Saturday, 11 April 2015

Karolina Kochanczyk-Boninska: The role of philosophy in the anti-Eunomian discourse concerning comprehensibility of God

In the discussion between Eunomius, Basil the Great, Gregory of Nyssa the problem of philosophical inspirations and borrowings occurs many times. and even more interesting studies concerning Eunomius' philosophical inspirations have been published. The aim of this paper is not to show this aforementioned actual philosophical background of the polemic, but to focus on ‘philosophical self-consciousness' of Eunomius and other participants in the debate. The crucial questions that should be answered are: whether certain philosophical assumptions inevitably led Eunomius to his teaching about the nature of God and whether his opponents considered it to be the source of his error. Whether the reproaches presented by Gregory that Eunomius did not know the categories of Aristotle (CE I, 172-186) were only one of the indignities or we should treat them as a suggestion to choose a proper philosophical foundation. Eunomius himself accused his adversaries of using sophistry, although Gregory of Nyssa indicated Platonic (CE II 404) and other sources of his teaching.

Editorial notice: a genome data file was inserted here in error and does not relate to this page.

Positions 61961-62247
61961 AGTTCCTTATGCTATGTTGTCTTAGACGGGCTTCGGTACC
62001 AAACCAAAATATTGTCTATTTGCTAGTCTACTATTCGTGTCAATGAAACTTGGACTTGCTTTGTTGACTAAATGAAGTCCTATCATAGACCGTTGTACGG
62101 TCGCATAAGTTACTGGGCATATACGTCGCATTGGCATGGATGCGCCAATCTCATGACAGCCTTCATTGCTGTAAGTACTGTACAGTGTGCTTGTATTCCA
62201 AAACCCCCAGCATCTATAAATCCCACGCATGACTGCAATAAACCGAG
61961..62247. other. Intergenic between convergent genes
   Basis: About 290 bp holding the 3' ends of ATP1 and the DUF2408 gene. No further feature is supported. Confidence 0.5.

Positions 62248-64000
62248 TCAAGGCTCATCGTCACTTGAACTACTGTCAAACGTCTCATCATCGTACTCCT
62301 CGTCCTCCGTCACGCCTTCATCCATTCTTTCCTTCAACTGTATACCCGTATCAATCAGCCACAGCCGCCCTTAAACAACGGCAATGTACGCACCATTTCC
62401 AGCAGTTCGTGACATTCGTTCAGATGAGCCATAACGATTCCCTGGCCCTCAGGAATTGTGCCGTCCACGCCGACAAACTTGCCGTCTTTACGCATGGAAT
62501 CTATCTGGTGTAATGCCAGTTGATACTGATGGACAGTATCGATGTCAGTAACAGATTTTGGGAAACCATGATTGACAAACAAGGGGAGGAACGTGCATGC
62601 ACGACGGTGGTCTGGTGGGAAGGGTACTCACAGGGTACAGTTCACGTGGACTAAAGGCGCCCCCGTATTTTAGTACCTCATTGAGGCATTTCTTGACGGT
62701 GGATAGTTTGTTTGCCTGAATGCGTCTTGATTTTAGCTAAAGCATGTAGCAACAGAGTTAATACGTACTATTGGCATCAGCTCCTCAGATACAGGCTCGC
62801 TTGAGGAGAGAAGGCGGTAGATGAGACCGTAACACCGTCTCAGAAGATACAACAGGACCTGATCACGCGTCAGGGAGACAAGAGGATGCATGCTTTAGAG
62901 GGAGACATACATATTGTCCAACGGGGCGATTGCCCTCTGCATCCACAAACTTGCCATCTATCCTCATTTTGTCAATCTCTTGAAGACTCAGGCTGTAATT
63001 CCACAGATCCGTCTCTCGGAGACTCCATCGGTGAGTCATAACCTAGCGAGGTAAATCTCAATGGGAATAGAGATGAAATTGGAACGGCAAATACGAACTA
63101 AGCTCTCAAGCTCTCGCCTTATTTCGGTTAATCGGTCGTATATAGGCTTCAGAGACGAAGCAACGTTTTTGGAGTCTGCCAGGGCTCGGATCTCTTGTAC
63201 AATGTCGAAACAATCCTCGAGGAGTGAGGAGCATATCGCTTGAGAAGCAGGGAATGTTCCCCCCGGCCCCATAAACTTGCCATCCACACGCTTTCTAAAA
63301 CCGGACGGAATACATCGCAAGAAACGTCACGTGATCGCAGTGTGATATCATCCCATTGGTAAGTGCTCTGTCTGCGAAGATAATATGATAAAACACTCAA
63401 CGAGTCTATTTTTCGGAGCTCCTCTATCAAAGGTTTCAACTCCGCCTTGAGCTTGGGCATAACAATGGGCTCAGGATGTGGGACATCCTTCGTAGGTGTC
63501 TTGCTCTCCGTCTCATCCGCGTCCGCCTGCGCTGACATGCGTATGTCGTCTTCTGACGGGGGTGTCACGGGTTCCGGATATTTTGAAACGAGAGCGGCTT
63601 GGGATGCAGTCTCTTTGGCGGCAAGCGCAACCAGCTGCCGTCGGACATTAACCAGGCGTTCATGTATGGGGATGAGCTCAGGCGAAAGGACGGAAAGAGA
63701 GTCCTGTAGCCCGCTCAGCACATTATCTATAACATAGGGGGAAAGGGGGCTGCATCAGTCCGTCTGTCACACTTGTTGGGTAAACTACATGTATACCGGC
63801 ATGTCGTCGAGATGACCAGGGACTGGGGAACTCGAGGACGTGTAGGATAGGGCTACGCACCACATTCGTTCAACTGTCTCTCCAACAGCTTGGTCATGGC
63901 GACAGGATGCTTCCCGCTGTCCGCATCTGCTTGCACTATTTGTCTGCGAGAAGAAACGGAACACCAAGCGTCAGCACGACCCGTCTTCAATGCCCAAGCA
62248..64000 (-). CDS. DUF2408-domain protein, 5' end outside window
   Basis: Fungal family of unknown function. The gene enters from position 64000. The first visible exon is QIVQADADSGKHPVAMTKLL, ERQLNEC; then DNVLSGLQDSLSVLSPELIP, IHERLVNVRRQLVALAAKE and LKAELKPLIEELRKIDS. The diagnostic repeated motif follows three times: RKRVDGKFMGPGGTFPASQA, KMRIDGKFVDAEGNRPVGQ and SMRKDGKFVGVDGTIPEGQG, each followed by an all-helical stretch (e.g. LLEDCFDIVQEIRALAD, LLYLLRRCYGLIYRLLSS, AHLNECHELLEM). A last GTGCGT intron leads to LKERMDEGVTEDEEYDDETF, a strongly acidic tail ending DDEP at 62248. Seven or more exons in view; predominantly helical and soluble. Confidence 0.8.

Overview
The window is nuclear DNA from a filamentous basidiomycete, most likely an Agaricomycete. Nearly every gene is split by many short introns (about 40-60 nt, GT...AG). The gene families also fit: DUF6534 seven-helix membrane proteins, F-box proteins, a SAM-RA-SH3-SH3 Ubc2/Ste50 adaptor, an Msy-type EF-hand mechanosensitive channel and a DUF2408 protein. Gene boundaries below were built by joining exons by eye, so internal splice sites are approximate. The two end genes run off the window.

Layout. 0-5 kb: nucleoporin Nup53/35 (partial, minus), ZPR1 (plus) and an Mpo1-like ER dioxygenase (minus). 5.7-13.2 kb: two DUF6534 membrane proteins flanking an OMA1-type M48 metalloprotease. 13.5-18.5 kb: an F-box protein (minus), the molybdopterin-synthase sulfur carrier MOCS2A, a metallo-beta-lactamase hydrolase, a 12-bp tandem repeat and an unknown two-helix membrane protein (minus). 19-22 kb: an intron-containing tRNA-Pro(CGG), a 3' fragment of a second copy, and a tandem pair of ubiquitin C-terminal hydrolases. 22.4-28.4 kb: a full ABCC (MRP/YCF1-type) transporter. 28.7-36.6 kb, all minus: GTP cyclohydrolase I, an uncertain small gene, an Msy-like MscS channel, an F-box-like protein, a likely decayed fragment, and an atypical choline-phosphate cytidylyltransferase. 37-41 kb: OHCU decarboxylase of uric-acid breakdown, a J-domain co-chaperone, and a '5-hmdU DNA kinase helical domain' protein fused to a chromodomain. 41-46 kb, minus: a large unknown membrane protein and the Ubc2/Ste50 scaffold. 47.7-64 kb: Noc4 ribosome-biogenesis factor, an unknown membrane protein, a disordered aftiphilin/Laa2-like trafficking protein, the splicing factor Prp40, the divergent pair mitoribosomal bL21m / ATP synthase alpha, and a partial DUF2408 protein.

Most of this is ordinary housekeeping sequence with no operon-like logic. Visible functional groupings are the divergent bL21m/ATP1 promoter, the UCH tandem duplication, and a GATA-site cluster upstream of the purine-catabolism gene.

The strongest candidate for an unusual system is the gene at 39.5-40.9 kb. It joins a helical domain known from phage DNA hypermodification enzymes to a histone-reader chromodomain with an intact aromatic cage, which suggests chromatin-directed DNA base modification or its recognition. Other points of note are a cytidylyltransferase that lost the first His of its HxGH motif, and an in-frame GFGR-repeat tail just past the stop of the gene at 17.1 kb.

Until our times, the Catholic Church has been promoting certain philosophical concepts (e.g. Thomism) to be more adequate foundations for theological debates Basing on the testimonies that can be found in Eunomius' works and the survived treatises Contra Eunomium I will try to show whether the arguments concerning philosophy were only a rhetorical figure or constituted a contribution to the discussion about the role of certain philosophical schools in the theological debate.

No comments:

Post a Comment